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Wednesday, 17 November 1993
Page: 3015


Senator WEST —Has the attention of the Minister for Immigration and Ethnic Affairs been drawn to comments by the New South Wales Minister for Multicultural and Ethnic Affairs, Mr Photios, criticising the government's policy on the Cambodian boat people and describing the conditions at the Villawood detention facility as appalling? Is it true, as Mr Photios claims, that the Cambodians are denied or provided with limited medical care, education, torture and rape counselling and, particularly, women's health services? Furthermore, do Mr Photios's criticisms of the recently announced Cambodian special assistance category accurately reflect the government's attempts to find a solution to this complex problem?


Senator BOLKUS —Immigration and ethnic affairs is an area of great sensitivity and complexity. I believe that it needs to be addressed responsibly and with care and thoughtfulness. Unfortunately, in the last 24 hours in the New South Wales parliament we have had an example of the completely opposite approach to a very sensitive issue. That occurred in an outburst from the New South Wales Minister for Multicultural and Ethnic Affairs, Mr Photios.

  Mr Photios was addressing the question of the boat people. I believe that his comments can be most generously described as inaccurate, indulgent and irresponsible. Fundamentally, Mr Photios's comments were peppered with outrageous inaccuracies. He claimed that the conditions in the Villawood detention centre could best be described as appalling. The government has been more than forthcoming in respect of the conditions in detention facilities. Our submission to the joint standing committee inquiry into detention demonstrates this.

  It is a pity that Mr Photios did not bother to address the issue accurately. If he had done so, perhaps he would not have stated that only limited health services, and virtually no women's health care, were available at Villawood. The fact is that a centre nurse is on duty six days a week and a doctor visits the centre twice a day. Basic dental and optical care are provided.

  Had the New South Wales minister even checked with his colleagues, he would have discovered that the New South Wales Department of Health's child-care service visits Villawood regularly to provide antenatal services to mothers. Since July this year a gender specific medical program has been operating—a program which now formalises a previously informal arrangement.

  Further, and contrary to Mr Photios's claims, the centre provides educational facilities, including English language classes, to all detainees—children and adults. It is grossly untrue to suggest that the children have been denied education. It is also grossly untrue to suggest that detainees' access to religious services is limited. Religious workers from the major Christian denominations attend the centre on a daily basis and Buddhist monks usually attend the centre on culturally significant days.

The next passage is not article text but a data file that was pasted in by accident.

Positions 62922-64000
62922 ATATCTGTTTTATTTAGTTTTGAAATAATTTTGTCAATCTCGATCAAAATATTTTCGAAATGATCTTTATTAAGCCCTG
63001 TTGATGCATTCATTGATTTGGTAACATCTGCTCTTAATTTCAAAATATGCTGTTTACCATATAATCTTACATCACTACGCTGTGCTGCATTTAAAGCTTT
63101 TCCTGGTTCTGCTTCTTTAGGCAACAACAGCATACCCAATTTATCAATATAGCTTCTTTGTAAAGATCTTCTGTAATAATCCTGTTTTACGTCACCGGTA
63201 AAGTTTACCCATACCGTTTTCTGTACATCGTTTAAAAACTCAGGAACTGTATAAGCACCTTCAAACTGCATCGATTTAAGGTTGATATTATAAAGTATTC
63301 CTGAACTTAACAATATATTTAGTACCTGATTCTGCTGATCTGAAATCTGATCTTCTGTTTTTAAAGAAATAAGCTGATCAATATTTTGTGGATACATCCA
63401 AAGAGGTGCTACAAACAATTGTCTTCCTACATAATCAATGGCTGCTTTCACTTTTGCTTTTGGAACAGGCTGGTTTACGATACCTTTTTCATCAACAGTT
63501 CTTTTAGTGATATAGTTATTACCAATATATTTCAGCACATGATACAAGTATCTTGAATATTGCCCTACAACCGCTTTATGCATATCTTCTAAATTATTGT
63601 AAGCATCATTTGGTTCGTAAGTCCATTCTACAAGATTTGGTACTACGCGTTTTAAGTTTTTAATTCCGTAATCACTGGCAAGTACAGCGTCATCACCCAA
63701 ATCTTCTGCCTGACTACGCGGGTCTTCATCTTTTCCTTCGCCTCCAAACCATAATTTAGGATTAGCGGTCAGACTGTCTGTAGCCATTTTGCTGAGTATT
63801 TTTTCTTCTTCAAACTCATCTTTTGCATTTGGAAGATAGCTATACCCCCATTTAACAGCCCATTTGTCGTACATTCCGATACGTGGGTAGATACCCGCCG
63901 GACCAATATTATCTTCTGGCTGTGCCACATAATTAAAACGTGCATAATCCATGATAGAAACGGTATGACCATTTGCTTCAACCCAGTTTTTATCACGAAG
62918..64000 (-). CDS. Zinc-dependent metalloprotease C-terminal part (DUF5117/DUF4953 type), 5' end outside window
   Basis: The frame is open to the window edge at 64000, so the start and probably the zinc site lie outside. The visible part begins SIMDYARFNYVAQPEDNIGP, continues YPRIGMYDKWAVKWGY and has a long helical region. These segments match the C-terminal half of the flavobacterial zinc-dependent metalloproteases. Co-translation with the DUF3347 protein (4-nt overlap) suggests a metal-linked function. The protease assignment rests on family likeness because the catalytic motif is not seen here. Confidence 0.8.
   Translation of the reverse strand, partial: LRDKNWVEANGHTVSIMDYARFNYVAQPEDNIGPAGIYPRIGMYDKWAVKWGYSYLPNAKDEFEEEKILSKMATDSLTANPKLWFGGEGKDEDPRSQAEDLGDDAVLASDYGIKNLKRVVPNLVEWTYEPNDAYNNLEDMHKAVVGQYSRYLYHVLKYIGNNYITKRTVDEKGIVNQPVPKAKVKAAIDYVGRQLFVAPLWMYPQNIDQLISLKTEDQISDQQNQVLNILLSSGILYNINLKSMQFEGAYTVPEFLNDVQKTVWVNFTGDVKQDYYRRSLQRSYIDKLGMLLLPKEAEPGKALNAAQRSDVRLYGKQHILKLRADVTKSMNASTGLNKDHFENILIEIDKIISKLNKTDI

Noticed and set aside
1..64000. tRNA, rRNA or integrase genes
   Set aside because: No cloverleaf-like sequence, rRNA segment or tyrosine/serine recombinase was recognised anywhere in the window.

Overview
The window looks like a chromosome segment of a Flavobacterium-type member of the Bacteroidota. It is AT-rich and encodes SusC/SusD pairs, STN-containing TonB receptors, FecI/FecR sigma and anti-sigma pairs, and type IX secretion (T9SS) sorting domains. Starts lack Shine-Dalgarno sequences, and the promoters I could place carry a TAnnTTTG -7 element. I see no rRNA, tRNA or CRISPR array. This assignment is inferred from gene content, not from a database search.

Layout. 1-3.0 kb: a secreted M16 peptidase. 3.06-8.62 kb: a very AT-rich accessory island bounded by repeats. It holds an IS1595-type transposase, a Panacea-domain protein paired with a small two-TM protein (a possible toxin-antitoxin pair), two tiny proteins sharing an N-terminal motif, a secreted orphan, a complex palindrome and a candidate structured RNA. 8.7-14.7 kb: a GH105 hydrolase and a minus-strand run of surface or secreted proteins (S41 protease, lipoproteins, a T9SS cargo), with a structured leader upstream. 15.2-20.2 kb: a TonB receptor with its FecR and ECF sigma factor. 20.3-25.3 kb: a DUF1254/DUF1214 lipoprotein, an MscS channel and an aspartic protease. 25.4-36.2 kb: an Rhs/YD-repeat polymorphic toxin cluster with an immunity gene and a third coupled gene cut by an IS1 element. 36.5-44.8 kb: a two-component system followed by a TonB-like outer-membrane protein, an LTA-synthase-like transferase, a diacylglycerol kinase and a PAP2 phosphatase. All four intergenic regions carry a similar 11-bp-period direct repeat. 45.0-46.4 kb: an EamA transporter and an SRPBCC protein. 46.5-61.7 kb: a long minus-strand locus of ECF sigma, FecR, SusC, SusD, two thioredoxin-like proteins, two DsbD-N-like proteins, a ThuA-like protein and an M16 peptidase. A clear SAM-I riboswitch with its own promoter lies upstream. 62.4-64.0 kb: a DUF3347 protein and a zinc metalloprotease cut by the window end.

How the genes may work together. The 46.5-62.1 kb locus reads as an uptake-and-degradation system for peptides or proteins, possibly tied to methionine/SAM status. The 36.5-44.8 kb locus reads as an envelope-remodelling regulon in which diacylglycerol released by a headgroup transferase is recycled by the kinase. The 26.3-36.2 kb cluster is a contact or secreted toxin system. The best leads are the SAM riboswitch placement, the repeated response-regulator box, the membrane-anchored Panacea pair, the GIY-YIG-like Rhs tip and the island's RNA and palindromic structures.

Probably the most outrageous part of Mr Photios's statement yesterday was that counselling for victims of torture and rape is virtually non-existent. This is not only grossly wrong but also it illustrates Mr Photios's preparedness to exploit the most vulnerable of these people for his own political ends. A full range of torture and trauma counselling and treatment is available to the detainees. That range includes the admirable work of a group of psychiatrists led by Dr Maria Bashir and the service for the treatment and rehabilitation of torture and trauma survivors.

  Mr Photios did not stop at just spreading inaccuracies. In his typically opportunistic fashion, he accused the Labor Party of being anti-migrant. This comes from a member of a party which says that probably all immigrant applicants, including boat people, should be removed from the jurisdiction of the ADJR. As a consequence, the access to the courts—which the constitution guarantees them—would be denied to them. Mr Photios's confusion went even further in a pretty broad statement that he made in the parliament.

  His statements are irresponsible. They do not add to the constructive nature of the debate as is necessary in this area. They undermine the special program announced last fortnight for Cambodians, not only those in detention but also those with families in Australia. It is irresponsible behaviour and I believe that it is divisive not only to the New South Wales community and to the ethnic communities within that, but also to the broader Australian community. He is acting as a parasite on the Australian public—


Senator Bishop —Mr President, I raise a point of order.

I ask that the minister withdraw that improper imputation on the reputation of Mr Photios immediately.


The PRESIDENT —Order! Yes. It is clearly unparliamentary and I ask Senator Bolkus to withdraw it. I also remind opposition senators that it is unparliamentary to make the comment that was made earlier today that the minister lied.


Senator BOLKUS —I withdraw, Mr President. In the interests of Australia, I believe this state minister should desist from this divisive political game. He should not be allowed to continue in this way, feeding off the problems of Australian communities—ethnic and otherwise.